|Matthew Henry's Concise Commentary|
2:26-34 Solomon's words to Abiathar, and his silence, imply that some recent conspiracies had been entered into. Those that show kindness to God's people shall have it remembered to their advantage. For this reason Solomon spares Abiathar's life, but dismisses him from his offices. In case of such sins as the blood of beasts would atone for, the altar was a refuge, but not in Joab's case. Solomon looks upward to God as the Author of peace, and forward to eternity as the perfection of it. The Lord of peace himself gives us that peace which is everlasting.
Verse 28. - Then tidings [Heb. And the report, etc. Not necessarily of Abiathar's deposition, but certainly of Adonijah's death] came to Joab, for Joab had turned after [same expression as in Exodus 23:2; Judges 9:3] Adonijah, though [lit., and] he turned not after Absalom. [The LXX. (Cod. Vat.), Vulg., and all ancient versions except the Chald., here read Solomon, which Ewald and Thenius adopt. This reading is perhaps too summarily dismissed by most commentators, as involving a statement which would be self evident and superfluous. But it is not so. The meaning would then be that Joab had inclined to Adonijah, and had not, subsequently, gone over to the side of Solomon - information which is much less obvious than that he had not "gone after Absalom." The Arabic version may thus be nearest the truth, which reads, "Neither did he love Solomon." Somewhat similarly Josephus.] And Joab fled unto the tabernacle of the Lord, and caught hold of the horns of the altar. [As Adonijah had done before him (1 Kings 1:50). His flight is almost certain evidence of his guilt. ("Joab vero seipsum prodidit." Munster.) Why should he flee, if conscious of innocence? Solomon had acted generously before, and Joab would not be aware of David's dying instructions. His two assassinations had remained so long unpunished that he would hardly expect to be called to an account for them now. We have here, therefore, another indication of a second conspiracy, and it is an old belief (Theodorot, al.) that Joab had suggested to Adonijah the plan of marriage with Abishag. Some have asked why Joab should flee to the altar when his crimes deprived him of the right of the sanctuary. But a drowning man grasps at a straw. It is probable that he never thought of his murders, but only of his treason. According to the Rabbis, death at the altar ensured him burial amongst his fathers (Munster). But, if this were so, it would hardly enter into his calculations.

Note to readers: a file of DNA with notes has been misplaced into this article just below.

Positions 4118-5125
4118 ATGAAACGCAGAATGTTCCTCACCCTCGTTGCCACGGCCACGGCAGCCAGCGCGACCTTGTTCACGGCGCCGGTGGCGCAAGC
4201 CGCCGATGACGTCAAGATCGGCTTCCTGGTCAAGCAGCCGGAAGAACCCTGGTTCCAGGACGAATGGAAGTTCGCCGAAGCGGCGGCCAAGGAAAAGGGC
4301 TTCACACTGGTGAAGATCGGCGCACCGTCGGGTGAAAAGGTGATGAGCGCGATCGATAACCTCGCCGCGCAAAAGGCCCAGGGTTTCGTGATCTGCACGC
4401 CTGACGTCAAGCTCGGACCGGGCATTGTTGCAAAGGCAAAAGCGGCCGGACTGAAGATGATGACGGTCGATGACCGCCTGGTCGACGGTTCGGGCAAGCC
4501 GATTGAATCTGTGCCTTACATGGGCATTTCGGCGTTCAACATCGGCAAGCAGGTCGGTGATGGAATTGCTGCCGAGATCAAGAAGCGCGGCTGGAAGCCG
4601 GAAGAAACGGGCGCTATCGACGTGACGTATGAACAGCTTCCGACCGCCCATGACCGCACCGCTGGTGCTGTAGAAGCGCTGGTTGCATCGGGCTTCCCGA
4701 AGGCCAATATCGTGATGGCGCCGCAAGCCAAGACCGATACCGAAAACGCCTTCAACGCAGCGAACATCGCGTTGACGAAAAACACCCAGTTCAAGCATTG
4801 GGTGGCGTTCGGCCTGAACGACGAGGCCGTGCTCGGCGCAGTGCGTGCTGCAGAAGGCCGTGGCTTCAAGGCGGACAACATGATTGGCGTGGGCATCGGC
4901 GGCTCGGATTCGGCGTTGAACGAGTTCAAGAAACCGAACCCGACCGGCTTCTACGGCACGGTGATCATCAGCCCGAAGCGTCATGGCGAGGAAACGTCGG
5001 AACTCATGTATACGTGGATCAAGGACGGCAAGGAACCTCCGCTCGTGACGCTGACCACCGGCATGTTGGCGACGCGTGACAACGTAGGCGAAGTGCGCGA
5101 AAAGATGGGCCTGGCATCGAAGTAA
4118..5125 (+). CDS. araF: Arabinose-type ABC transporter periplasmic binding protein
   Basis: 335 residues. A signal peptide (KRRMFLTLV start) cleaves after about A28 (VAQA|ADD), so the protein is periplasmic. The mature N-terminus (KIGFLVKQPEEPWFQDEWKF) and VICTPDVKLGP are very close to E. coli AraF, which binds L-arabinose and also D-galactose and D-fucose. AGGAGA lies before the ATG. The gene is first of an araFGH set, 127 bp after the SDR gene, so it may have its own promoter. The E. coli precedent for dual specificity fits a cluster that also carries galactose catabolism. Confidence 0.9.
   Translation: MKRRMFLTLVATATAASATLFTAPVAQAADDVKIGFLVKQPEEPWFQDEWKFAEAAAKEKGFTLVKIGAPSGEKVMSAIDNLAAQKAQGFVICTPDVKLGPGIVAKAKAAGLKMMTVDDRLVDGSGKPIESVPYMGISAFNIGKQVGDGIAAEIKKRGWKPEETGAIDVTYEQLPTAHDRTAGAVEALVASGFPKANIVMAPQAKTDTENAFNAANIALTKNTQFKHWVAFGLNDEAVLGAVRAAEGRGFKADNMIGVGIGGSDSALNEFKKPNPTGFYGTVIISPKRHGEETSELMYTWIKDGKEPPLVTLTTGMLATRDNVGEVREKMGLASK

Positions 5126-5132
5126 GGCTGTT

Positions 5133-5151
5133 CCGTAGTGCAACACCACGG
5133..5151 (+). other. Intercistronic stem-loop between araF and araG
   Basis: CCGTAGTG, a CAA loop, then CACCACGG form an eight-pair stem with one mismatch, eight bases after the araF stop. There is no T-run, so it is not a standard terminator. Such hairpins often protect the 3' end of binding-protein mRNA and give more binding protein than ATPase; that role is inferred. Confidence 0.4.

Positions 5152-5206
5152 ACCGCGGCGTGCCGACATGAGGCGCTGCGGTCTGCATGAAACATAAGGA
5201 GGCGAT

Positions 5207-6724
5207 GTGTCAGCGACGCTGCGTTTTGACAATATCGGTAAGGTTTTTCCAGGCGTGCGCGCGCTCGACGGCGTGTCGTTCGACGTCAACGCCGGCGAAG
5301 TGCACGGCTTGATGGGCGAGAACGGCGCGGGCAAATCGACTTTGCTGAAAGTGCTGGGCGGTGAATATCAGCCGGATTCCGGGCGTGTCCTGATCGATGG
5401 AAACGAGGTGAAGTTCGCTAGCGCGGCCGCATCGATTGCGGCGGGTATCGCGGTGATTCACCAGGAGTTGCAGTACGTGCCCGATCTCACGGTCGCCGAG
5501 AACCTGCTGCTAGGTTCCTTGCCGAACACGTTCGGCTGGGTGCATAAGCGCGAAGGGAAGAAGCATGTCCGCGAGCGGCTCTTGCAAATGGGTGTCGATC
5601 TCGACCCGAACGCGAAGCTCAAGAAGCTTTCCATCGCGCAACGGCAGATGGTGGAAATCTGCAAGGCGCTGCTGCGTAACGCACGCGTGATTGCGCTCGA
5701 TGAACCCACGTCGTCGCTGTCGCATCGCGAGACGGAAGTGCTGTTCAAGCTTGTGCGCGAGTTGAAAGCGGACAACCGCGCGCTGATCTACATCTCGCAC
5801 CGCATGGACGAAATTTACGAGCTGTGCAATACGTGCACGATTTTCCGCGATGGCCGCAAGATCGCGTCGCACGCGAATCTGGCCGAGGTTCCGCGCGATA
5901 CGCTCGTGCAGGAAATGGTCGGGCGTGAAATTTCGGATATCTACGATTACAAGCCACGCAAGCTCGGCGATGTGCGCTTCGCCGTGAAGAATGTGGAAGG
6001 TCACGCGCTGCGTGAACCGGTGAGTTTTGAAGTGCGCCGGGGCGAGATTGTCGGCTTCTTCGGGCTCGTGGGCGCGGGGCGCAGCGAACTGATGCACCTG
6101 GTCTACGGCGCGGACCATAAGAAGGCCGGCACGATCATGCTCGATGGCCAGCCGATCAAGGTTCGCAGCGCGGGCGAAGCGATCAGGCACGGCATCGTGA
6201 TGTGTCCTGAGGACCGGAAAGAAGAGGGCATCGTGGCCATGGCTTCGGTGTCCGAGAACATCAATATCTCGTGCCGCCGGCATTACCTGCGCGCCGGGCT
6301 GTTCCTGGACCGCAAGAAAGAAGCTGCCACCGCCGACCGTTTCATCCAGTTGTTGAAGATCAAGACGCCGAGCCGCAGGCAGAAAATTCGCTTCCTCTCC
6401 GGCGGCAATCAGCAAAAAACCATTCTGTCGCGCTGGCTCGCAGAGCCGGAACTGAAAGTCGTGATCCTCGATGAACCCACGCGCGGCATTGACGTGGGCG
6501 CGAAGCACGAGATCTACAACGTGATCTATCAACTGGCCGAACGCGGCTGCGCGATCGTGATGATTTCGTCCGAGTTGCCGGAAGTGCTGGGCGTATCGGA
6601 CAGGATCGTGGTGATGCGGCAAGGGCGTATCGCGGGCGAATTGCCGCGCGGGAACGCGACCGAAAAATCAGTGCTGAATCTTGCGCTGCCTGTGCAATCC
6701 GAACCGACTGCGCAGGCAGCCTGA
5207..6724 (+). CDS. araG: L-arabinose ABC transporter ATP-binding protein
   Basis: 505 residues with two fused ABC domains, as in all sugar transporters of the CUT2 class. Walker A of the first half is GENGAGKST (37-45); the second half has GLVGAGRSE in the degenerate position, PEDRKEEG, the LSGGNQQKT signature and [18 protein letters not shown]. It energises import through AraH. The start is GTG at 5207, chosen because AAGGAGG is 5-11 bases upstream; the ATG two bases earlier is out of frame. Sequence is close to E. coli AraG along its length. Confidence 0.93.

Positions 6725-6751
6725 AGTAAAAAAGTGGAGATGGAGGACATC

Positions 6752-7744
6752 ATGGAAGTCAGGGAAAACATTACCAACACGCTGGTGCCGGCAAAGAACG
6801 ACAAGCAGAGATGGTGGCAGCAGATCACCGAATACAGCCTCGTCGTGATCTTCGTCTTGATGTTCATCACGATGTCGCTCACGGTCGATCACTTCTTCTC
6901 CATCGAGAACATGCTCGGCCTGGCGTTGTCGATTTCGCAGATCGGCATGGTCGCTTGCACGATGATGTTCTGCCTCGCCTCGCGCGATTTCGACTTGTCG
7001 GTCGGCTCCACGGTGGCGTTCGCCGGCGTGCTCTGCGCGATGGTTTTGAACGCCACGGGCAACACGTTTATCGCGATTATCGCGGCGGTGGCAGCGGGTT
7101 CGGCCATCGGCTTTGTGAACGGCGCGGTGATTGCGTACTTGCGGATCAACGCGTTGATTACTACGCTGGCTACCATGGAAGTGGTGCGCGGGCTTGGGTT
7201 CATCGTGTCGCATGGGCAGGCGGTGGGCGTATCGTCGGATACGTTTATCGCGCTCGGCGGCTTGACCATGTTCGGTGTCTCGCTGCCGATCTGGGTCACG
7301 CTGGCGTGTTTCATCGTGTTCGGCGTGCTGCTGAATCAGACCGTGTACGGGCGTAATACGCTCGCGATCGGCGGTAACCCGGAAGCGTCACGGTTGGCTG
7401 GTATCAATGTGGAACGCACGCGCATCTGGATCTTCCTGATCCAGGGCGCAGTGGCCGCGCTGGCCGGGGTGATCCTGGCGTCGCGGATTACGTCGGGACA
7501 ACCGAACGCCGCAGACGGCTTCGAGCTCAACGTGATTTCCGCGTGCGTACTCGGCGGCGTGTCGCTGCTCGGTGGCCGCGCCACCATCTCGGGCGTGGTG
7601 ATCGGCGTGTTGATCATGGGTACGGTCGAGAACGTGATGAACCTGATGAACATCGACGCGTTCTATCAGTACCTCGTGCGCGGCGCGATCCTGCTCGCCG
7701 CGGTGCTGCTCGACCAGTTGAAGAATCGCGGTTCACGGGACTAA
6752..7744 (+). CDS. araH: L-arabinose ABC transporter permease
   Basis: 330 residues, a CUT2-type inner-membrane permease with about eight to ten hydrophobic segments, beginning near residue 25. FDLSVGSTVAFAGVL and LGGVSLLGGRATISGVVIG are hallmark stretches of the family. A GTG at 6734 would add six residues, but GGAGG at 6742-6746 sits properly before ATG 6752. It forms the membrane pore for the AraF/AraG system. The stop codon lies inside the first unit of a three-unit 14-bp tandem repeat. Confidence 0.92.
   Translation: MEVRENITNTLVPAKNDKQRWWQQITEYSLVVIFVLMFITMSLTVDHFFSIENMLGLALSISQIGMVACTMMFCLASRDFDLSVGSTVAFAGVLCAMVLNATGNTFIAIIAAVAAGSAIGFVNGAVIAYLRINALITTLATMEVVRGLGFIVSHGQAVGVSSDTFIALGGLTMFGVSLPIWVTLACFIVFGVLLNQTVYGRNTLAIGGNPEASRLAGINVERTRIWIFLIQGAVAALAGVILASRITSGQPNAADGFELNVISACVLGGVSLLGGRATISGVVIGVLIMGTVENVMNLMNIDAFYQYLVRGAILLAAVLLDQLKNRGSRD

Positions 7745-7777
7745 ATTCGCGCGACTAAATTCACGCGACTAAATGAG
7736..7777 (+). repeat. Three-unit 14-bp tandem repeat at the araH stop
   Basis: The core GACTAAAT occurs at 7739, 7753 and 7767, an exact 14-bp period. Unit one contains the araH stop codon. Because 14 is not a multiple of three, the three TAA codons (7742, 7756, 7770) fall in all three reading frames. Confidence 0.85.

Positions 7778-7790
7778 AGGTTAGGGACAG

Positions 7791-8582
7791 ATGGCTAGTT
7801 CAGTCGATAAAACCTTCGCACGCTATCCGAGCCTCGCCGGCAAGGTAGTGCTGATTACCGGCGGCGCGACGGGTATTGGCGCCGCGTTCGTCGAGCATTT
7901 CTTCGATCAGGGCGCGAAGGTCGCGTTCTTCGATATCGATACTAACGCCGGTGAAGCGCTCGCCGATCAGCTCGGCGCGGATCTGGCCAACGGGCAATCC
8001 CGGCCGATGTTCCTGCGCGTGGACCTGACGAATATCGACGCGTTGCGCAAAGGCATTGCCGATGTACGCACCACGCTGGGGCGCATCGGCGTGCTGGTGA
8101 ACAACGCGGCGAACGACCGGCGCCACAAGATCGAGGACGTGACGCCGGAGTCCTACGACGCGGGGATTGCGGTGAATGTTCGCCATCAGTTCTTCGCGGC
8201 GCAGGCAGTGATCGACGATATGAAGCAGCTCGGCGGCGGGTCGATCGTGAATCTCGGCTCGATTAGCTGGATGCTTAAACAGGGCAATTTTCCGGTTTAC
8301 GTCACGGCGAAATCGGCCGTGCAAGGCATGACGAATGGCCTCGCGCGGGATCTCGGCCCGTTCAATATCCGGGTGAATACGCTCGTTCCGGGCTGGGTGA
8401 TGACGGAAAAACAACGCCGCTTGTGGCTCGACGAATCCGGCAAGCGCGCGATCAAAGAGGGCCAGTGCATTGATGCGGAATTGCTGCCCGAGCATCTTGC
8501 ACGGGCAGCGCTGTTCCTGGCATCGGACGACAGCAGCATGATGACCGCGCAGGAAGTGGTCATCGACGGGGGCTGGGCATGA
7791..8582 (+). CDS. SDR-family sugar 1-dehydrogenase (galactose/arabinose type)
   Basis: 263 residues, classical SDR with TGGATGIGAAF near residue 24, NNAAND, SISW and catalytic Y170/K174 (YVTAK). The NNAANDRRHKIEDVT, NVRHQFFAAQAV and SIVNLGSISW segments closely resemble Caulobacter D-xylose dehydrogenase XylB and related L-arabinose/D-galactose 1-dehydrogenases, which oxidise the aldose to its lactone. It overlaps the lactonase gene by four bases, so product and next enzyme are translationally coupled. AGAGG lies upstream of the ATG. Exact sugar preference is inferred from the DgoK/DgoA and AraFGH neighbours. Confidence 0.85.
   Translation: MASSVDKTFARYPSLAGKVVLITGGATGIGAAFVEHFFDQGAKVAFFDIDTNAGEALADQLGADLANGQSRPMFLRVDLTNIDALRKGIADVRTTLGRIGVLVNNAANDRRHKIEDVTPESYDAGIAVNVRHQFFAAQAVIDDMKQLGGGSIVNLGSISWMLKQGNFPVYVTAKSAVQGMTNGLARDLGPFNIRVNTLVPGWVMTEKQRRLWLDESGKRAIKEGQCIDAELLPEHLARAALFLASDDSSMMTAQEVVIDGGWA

Gill's Exposition of the Entire Bible
Then tidings came to Joab,.... Of the death of Adonijah, and the deposition of Abiathar:
for Joab had turned after Adonijah; publicly appeared at his feast, when he was saluted king by him, and others, and privately gave him advice in the affair of Abishag:
though he turned not after Absalom; did not join with him in his rebellion, but faithfully adhered to David; and yet both in his lifetime, and after his death, acted the traitorous part in favour of Adonijah: Ben Gersom gives these words a different sense, as if he was blameworthy in both cases; that he turned after Adonijah to make him king, without consulting David, and having his consent; and he did not turn after Absalom, to deliver him from death, as David commanded him; but the former sense is best:
and Joab fled unto the tabernacle of the Lord; which was at Gibeon, see 2 Chronicles 1:3; it was four miles from Jerusalem to the north, situated on an hill (e); according to Josephus (f), it was forty furlongs, or five miles, from it; though Kimchi thinks it was the altar in Jerusalem he fled to, which was before the ark, in the tent David made for it; but that is never called the tabernacle of the Lord, only that of Moses: Joab's fleeing hither showed guilt, and that he was in the conspiracy of Adonijah, and was conscious he deserved to die, and now expected it, since Adonijah was put to death; while he remained reprieved or pardoned, he thought himself safe, but now in danger, and therefore fled for it:
and caught hold of the horns of the altar; See Gill on 1 Kings 1:50.
(e) Bunting's Travels, &c. p. 98. (f) Antiqu. l. 7. c. 11. sect. 7.
Jamieson-Fausset-Brown Bible Commentary
1Ki 2:28-45. Joab Slain.
28. Then tidings came to Joab—The execution of these sentences respectively on Adonijah and Abiathar prepared Joab for his fate. Death, due to his great crimes (Nu 35:33), would long ago have been inflicted, had not his power and popularity with the army been too formidable for the old king. He now fled to the altar, which, though a recognized asylum, afforded no sanctuary to the rebel and murderer (Ex 21:14). And, as he refused to leave it, he seems to have cherished some faint hope that a religious scruple would have been felt at the thought of violating the sanctity of the place by bloodshed. Benaiah, not liking to assume any responsibility, referred the matter to Solomon, who determined that the law should take its course (De 19:13).
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